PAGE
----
Thank you for your blog. This post was inspiring! 🙂

    • danny January 30, 2015 at 8:10 pm - Reply

      This is a great example! Of course, it is very unfortunate that the results aren't what you'd want….and yet they are at the same time. She certainly isn't acting in a way that you'd want her to, but in the end there really is nothing you can do about that. That will always be her burden to bear until she decides to approach life and situations differently. And when she does, you've cultivated the stillness and compassion that will help you receive her with open arms, without any grudges or past offenses hanging over.

      I honestly love that. Again, I do wish it was actually possible to change another human being. But since you can't, you can do the next best thing. You step out of the dysfunction yourself, you develop personally the compassion that allows you to see someone more clearly, both of which gives them the healthiest possible space to come out of their own dysfunction. It's kind of like the saying "remove the beam out of your own eye" – if you really want to help someone, you need to learn how to step out of the dysfunction yourself. Only then can you help someone else.

  2. christina January 30, 2015 at 8:58 pm - Reply

    "It seems he was suggesting that if their hearts were full of love and compassion for their fellow man, then no matter what the social circumstances, they were the ones that were free. And even if he wasn't suggesting that, I will."

    Love what you wrote here. I've often thought that more attention (and appreciation) should be paid to the beauty of inner-freedom, the aspect of freedom that's dependent on NOTHING external. I distinctly remember the day I realized that although I wasn't always free to say or do as I wanted, I was 100% free to THINK whatever I wanted. I think I was around ten at the time, and this realization absolutely blew me away. It felt like such a gift. A gift that I had been walking around with my entire life and never noticed up to that point. Of course, as a human being, I *do* very much care about my physical circumstances and my civil liberties, but there is so much comfort to be found in the realization that I can NEVER be stripped of my inner-thoughts.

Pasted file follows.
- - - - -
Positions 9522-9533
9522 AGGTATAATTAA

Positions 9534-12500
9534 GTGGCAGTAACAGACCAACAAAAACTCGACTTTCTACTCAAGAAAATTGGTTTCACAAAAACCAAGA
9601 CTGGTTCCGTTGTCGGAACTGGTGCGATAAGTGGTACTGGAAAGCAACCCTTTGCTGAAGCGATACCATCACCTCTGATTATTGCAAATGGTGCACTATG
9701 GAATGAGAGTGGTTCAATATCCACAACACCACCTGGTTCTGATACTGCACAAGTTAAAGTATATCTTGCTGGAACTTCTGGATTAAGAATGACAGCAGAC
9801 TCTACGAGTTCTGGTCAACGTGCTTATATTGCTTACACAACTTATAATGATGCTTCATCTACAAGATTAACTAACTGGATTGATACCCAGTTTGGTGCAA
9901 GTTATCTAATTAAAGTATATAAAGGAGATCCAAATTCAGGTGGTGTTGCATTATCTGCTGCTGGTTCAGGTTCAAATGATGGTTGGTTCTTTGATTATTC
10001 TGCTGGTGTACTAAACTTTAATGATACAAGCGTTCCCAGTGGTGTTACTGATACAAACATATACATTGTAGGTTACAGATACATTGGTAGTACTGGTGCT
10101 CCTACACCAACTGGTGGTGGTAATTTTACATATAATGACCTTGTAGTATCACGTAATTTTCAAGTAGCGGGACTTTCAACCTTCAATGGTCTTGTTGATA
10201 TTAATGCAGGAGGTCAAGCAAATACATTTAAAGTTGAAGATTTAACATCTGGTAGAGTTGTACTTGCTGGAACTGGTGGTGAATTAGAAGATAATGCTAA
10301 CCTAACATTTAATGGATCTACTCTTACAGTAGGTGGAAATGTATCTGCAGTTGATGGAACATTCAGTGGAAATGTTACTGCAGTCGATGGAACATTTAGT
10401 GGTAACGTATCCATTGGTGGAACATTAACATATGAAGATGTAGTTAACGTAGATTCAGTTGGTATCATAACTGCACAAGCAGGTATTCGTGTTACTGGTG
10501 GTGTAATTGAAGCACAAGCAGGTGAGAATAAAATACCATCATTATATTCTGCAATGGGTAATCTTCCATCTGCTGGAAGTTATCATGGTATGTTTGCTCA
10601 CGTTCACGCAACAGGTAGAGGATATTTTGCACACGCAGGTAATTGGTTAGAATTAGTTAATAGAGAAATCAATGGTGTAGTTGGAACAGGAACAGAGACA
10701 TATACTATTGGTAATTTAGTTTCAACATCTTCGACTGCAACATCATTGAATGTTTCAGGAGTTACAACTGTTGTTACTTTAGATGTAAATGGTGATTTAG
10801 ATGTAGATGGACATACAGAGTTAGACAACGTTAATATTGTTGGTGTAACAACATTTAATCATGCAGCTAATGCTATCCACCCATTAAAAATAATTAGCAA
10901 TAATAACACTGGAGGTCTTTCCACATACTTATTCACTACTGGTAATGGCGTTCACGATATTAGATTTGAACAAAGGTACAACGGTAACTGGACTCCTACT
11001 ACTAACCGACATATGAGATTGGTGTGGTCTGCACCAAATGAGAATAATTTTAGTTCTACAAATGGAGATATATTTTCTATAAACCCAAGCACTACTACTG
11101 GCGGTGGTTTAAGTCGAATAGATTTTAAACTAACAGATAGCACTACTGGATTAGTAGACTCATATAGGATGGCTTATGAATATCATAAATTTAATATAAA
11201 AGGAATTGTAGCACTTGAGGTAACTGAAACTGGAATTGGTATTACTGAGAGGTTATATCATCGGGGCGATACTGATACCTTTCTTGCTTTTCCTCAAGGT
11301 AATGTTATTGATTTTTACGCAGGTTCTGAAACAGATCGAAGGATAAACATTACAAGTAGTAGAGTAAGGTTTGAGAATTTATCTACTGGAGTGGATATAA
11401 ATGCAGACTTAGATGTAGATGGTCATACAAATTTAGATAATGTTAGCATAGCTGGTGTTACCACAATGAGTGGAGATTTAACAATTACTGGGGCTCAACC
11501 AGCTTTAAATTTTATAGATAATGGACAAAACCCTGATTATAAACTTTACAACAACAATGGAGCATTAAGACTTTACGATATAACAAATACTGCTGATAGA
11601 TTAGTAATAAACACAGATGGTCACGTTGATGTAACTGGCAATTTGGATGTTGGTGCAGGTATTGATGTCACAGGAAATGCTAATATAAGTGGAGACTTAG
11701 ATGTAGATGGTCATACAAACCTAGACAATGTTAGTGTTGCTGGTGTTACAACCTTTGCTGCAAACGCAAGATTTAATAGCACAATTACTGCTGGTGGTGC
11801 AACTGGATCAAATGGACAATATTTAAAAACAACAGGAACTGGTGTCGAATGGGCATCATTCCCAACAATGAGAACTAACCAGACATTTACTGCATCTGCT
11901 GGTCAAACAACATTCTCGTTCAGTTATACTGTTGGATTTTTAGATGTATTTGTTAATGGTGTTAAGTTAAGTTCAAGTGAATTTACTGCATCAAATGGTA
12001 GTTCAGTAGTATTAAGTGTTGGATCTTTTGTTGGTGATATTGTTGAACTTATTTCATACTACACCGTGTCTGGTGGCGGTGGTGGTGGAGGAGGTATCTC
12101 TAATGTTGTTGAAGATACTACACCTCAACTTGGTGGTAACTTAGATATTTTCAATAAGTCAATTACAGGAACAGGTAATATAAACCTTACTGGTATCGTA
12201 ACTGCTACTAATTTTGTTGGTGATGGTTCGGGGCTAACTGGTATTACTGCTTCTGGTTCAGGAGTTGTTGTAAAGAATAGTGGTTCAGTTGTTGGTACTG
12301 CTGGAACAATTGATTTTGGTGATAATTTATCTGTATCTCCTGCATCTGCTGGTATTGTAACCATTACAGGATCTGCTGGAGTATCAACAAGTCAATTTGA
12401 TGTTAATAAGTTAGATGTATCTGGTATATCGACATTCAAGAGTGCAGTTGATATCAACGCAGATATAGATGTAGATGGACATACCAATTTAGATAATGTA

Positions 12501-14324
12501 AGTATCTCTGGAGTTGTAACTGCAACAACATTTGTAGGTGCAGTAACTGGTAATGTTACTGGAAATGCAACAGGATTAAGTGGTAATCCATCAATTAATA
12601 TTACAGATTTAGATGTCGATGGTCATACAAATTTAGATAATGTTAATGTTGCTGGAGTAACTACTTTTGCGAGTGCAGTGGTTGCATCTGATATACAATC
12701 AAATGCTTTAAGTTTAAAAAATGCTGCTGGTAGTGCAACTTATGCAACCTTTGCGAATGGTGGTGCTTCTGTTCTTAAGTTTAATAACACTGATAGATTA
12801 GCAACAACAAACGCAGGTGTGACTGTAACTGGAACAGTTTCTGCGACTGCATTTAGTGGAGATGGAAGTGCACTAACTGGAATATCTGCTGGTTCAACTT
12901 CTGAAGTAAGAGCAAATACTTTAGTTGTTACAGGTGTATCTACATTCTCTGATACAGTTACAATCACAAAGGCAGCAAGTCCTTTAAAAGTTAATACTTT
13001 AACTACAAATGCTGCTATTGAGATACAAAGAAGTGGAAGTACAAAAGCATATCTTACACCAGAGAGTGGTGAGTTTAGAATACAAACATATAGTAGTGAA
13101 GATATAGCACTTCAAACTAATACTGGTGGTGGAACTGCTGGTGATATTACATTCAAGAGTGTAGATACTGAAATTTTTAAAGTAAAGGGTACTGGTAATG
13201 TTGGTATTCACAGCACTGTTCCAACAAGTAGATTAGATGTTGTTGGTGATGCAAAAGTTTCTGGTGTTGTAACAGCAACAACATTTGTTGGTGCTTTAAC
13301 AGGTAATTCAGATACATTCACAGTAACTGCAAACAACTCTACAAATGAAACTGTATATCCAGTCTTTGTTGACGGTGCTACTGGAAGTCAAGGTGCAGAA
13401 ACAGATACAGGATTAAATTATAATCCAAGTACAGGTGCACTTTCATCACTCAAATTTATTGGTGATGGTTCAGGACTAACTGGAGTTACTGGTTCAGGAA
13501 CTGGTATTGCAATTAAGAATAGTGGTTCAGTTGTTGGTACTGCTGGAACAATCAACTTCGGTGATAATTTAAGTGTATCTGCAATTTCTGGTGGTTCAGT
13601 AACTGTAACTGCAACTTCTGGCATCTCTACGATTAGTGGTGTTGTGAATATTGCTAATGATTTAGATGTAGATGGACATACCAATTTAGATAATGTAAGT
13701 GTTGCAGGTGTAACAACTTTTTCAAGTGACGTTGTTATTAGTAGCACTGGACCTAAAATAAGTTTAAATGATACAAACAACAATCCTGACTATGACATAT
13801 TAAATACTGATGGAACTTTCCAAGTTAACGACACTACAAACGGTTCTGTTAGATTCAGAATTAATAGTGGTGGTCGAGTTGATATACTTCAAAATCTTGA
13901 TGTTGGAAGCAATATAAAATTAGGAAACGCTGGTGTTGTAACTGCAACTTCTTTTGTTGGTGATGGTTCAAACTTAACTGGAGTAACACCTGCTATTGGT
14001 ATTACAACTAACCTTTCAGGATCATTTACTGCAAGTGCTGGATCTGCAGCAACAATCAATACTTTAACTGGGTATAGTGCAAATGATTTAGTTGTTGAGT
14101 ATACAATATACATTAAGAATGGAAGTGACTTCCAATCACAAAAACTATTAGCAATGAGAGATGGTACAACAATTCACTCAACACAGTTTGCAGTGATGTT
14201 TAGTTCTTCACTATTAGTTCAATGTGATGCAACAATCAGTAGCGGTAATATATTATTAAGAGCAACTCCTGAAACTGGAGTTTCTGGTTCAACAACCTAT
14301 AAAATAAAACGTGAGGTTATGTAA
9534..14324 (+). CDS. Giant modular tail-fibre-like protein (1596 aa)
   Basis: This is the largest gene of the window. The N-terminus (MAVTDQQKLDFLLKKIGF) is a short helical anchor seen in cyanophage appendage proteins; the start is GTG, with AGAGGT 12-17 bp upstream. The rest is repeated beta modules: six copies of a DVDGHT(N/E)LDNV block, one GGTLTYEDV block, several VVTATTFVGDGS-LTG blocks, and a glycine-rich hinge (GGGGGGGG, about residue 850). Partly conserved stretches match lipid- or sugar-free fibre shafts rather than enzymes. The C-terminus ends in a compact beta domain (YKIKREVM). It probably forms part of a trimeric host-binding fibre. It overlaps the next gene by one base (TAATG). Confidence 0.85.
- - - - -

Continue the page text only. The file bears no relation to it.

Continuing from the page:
• danny January 30, 2015 at 11:22 pm - Reply

      Your 10-year-old realization is exactly why I LOVE Viktor Frankl's Man's Search for Meaning! Because he show just how deep this gift you speak of goes, and it shows just how much of the comforts and rights you can be stripped of, and yet have this gift intact.

      Love that book! It has forever shaped my journey….but it sounds like you got the reader's digest version delivered straight to your soul…well done!

    • christina January 31, 2015 at 8:51 pm - Reply

      OK, you got me. Just ordered Man's Search for Meaning 🙂

  3. Carol January 31, 2015 at 7:04 pm - Reply

    I absolutely ADORE The Anatomy of Peace. When I was going thru an extremely difficult time in my life, my counselor made this book our "textbook". When I started implementing these ideas into my life, my days seemed to go better ; whether I let someone in on the freeway or when I was giving my daughter a bath.

    • danny January 31, 2015 at 8:34 pm - Reply

      Glad to have another fan. I keep meaning to do a post about this book, it is truly one of my very favorites. Besides, it does an amazing job at answering the kinds of questions that always pop up (like the one that inspired this post), in such a way that you leave TRULY understanding that path just a little bit clearer.

    • Carol January 31, 2015 at 10:49 pm - Reply

      This is one of they very few books I can read over and over again. The way I look at situations is totally different. The way I interact with my kids is different too. I'm consciously thinking about what is going on.